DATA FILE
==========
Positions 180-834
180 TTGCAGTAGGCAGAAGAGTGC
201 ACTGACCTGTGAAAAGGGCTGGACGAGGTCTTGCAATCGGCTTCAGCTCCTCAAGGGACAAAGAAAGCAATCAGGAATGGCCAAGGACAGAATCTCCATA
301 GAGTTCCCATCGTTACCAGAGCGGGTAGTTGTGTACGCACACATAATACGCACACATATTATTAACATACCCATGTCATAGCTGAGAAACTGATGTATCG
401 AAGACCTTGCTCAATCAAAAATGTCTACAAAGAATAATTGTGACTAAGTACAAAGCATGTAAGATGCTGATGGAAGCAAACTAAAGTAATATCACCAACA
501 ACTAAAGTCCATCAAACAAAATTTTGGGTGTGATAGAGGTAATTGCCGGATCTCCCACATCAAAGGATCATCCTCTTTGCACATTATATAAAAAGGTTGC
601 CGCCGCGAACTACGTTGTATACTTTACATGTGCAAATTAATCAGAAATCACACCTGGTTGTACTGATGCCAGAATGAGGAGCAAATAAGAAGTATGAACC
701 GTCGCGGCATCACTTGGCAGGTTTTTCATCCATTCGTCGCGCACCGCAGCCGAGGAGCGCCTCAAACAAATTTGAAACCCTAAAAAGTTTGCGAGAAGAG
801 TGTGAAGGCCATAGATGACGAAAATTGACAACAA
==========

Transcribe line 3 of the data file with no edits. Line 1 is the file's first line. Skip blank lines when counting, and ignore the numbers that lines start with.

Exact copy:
201 ACTGACCTGTGAAAAGGGCTGGACGAGGTCTTGCAATCGGCTTCAGCTCCTCAAGGGACAAAGAAAGCAATCAGGAATGGCCAAGGACAGAATCTCCATA